Thursday, January 28, 2010

Coffee rehabilitation is touching lives



Coffee rehabilitation is touching the lives of many genuine coffee farmers in Papua New Guinea.

“Is this the Coffee Industry Corporation that I know in the past?” asked Sime Bangkoma (pictured), a coffee garden owner in the Aiyura Valley.

He asked the question as such intervention had not happened in the coffee industry in recent times.

Mr Bangkoma shed tears when he saw a service provider group pruning his coffee trees.

The CIC engaged the local group to rehabilitate the coffee trees under its district-by-district coffee rehabilitation programme.

The Bangkoma name is synonymous with the game of rugby league.

Sime Bangkoma is the elder brother of Napolean and Petrus Bangkoma, who have donned the coveted PNG Kumul jumper in the past.

 He has a large coffee block which was developed under the 20-hectare block scheme initiated by the former Rural Development Bank (now National Development Bank).

The service provider group that carried out the pruning was a coffee farmer group that had been trained in rehabilitation.

The group underwent a participatory rural appraisal planning (PRAP) exercise where farmers identified their shortcomings, and accordingly, CIC provided tailored-training to meet their needs.

 According to the director for the programme in the district, Anton Ningiramu, the use of CIC-trained farmer groups would sustain the programme.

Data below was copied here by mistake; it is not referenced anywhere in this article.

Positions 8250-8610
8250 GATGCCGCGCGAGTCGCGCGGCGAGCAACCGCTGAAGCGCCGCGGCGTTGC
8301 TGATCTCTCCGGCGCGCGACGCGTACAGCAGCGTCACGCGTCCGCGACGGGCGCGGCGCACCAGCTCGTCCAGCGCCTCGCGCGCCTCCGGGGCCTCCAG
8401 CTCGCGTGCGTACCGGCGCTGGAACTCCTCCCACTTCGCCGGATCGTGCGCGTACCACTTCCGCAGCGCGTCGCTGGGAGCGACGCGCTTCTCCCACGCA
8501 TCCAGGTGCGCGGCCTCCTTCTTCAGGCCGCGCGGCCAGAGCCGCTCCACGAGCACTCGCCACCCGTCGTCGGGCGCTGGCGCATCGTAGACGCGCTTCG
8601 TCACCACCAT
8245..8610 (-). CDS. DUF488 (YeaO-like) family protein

“We believe the farmer group members will implement such regimes in their own gardens as well as render their services to others,” he said.

“Farmers that have bigger gardens could also use the services of CIC-trained farmer groups in carrying out coffee rehabilitation work.”

The coffee rehabilitation is part of the district-by-district programme that is currently being piloted in Obura-Wonenara in Eastern Highlands province, Kundiawa-Gembogl in Simbu and South Waghi in Western Highlands.

Sime Bangkoma was on the verge of abandoning his garden to plant kaukau (sweet potato) because of rampant cherry stealing.

“Registered wet mills should be the only place where cherry should be sold,” he said of this scourge.

“CIC is implementing the cherry ban policy which needs a concerted effort from all stakeholders for its success.”

Apart from coffee, Mr Bangkoma also grows rice.

Rice growing is becoming popular in Aiyura, popularly known as ‘Windy Valley’.

Local Obura-Wonenara MP John Boito is aggressively promoting the farming of rice so that the fertile valley of Aiyura has another alternate crop. 

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